The government would consider adjusting the daily cap on tourists to China after a ban on group travel to the nation is lifted next year if demand exceeds expectations, Minister of Transportation and Communications Wang Kwo-tsai (王國材) said yesterday.
The ministry earlier this month announced that the ban on group tours to China would be lifted on March 1 and it told Taiwanese travel agencies they could begin organizing tours to China, with the earliest departure to be March 1.
However, the Mainland Affairs Council (MAC) on Monday said that the number of Taiwanese tourists to China would be capped at 2,000 per day at the initial stage, the same cap as would apply to Chinese tourists visiting Taiwan.
“Travel agencies in Taiwan have already begun selling tours to China leaving in March and afterward, as the Ministry of Transportation and Communications announced that the group travel ban would be lifted. More than 10,000 Taiwanese have paid a deposit or booked flights,” Travel Agent Association spokesperson Ringo Lee (李奇嶽) said in a video on Tuesday.
“However, the MAC insisted that Taiwanese tourists be capped at 2,000 per day,” Lee said. “This has shocked many travel agents, who are utterly confused by the government’s changing policy. Many travel agents could end up having disputes with their customers.”
Ninety percent of Taiwan’s 4,000 travel agencies have organized tours to China, he said.
They are asking how the daily quota would be fairly distributed among travel agencies, he added.
No travel agencies have limited how many spots they offer since the Martial Law period, Lee said.
The government should rethink its policy, he said.
Wang told reporters in New Taipei City that travel agencies need not worry and should proceed with their preparations for tours to China.
“What the MAC was saying was that the policy should be implemented in phases, as there might not be many tourists in the beginning,” Wang said.
“However, an adjustment would be necessary if there is strong demand for tours to China. Details would be announced before the Lunar New Year holiday next year,” he said.
A study published by online booking platform Expedia revealed searches for travel to Taipei have ballooned 2,786 percent following the lifting of COVID-19 pandemic travel restrictions due to the city being a “designation dupe” for Seoul. The TikTok trend for duping — referring to substituting a designation for a more inexpensive alternative — helped propel interest in Taipei, it said in a consumer survey titled “Unpack ‘24,” which was conducted from September to October in 14 countries. Location dupes are “every bit as delightful as the tried-and-true places travelers love,” Expedia trend tracker Melanie Fish said of the year’s popular alternatives, which
SAFETY IN REGULATION: The proposal states that Chiayi should assess whether it is viable to establish such a district and draft rules to protect clients and sex workers The Chiayi City Council passed a motion yesterday to assess the viability of establishing a regulated red-light district. The council yesterday held its last session of the year, at which its fiscal 2024 budget was approved, along with 61 other proposals. The proposal to assess the viability of establishing a red-light district was put forward by independent Chiayi City Councilor Molly Yen (顏色不分藍綠支持性專區顏色田慎節). The proposal cited 2011 amendments to the Social Order Maintenance Act (社會秩序維護法), which stipulate that city and county governments can pass autonomous regulations on the sex trade to manage the industry and guarantee industry workers’ rights. A ban on the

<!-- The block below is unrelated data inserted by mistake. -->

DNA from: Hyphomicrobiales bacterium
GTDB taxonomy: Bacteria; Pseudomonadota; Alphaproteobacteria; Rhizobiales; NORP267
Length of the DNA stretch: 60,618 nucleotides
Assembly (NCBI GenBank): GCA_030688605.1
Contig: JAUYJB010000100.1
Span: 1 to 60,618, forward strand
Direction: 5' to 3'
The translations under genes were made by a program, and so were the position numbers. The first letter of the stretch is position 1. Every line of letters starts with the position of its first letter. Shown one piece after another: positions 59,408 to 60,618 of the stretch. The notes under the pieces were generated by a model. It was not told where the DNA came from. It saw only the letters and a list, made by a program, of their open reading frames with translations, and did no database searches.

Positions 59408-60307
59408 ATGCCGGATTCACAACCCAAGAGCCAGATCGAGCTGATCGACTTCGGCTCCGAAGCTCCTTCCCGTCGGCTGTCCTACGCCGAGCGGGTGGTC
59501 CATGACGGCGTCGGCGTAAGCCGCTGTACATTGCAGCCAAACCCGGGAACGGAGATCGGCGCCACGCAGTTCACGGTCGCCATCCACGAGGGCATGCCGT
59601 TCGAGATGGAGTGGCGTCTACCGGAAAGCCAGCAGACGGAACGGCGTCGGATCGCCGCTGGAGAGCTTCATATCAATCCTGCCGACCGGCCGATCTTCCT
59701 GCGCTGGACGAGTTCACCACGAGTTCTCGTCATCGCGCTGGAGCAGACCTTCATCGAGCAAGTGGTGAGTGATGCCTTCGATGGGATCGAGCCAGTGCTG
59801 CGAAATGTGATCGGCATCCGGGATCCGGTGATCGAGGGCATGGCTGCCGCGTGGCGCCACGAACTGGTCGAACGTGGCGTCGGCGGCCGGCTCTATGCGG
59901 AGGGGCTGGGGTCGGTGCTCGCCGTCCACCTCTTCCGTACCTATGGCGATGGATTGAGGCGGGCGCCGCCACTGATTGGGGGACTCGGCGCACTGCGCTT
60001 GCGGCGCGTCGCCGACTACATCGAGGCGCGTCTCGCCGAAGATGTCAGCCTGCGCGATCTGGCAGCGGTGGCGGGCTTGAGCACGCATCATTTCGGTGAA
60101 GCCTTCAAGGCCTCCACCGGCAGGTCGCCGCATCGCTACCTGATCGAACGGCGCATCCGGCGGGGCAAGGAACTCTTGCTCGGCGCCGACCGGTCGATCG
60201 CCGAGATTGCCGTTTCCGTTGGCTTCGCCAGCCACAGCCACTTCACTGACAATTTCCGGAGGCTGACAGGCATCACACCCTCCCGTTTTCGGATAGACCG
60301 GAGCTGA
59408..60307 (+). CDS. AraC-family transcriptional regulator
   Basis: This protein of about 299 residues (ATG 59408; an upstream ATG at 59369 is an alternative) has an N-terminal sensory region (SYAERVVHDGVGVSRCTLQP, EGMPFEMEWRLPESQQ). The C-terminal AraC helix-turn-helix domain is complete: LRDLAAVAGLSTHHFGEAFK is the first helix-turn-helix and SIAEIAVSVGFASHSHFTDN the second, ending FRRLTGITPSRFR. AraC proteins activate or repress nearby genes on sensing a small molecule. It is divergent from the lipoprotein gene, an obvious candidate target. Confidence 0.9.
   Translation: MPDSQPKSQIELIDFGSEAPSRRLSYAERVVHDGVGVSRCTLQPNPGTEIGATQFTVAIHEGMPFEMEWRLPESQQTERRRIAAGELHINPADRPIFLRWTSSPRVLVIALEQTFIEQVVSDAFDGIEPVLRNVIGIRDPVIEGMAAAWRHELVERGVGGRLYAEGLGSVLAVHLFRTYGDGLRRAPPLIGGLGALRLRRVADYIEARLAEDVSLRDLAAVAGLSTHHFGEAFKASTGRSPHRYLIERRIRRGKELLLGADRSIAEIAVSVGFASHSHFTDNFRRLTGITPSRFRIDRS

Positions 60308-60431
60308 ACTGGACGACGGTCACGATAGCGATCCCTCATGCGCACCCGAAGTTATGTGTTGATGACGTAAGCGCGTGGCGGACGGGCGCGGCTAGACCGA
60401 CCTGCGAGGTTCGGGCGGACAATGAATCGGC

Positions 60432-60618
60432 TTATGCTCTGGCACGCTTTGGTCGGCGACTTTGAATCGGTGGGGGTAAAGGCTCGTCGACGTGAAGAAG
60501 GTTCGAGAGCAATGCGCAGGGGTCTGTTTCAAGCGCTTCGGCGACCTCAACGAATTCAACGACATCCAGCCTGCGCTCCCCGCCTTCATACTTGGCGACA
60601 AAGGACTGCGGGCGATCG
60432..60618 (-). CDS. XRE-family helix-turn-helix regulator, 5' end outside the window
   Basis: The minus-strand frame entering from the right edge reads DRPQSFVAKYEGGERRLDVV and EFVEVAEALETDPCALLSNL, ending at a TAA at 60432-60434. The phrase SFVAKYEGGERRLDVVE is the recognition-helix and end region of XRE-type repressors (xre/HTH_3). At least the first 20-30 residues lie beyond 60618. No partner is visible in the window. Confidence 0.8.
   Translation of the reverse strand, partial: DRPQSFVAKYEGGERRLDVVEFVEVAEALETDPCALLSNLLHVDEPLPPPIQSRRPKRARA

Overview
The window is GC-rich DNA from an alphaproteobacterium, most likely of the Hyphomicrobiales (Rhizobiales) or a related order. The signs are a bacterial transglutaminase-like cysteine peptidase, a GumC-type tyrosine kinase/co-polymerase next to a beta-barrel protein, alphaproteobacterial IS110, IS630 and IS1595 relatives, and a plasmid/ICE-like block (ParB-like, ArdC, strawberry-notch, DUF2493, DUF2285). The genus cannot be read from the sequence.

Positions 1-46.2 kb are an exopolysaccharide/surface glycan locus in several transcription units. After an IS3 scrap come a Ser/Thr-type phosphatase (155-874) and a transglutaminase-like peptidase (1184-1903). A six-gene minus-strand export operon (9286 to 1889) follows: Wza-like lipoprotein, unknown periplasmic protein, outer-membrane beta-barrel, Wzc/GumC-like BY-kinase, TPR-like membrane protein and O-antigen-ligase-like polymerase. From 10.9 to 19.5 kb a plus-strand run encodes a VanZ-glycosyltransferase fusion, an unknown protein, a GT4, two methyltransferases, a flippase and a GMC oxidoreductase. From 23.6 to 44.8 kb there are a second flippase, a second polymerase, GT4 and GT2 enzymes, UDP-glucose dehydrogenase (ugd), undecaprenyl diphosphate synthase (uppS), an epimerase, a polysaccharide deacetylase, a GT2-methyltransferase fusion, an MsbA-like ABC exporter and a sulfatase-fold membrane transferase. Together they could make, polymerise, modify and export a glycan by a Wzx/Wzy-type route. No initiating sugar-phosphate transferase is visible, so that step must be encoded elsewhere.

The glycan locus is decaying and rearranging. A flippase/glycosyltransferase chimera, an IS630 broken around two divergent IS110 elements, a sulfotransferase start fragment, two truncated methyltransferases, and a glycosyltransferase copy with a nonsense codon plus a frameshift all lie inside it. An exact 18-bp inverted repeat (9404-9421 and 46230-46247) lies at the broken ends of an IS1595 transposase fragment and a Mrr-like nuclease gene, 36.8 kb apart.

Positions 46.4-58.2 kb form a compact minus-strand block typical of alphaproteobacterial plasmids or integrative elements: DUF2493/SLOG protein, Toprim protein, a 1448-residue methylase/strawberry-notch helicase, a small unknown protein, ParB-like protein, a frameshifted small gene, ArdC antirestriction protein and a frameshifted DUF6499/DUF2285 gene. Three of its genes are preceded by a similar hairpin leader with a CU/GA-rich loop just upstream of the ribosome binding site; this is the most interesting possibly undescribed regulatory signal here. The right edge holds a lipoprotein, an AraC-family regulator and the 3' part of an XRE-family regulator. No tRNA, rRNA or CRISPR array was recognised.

A small-scale protest that called on the government to cancel its plan to welcome Indian migrant workers in a bid to tackle Taiwan’s labor shortage was held in Taipei yesterday. During the protest, comprised of a few dozen people staged in front of the Presidential Office on Ketagalan Boulevard, the protest’s chief initiator, a woman identified only as “Yuna” said they wanted the central government to reconsider allowing migrant workers from India to enter Taiwan. Most people in Taiwan had little knowledge about the potential plan to allow in Indian migrant workers until a report in the media last month, she
STABILITY AND CHANGE: Flagging in recent polls, Ko this week pledged to maintain President Tsai’s foreign policy, with an emphasis on improving China relations Taiwan People’s Party (TPP) Chairman and presidential candidate Ko Wen-je (柯文哲) yesterday reiterated that he is “deep-green at heart” in response to accusations that he is pivoting his campaign to align closer with the ideology of the Democratic Progressive Party (DPP) in the face of flagging polls. Ko made the remark at an agricultural policy conference in Taipei, repeating his comments from an interview with CTS News a day earlier. Ko told the CTS host that he would continue to pursue President Tsai Ing-wen’s (蔡英文) national defense and foreign policy in general, but with an emphasis on establishing a rapport with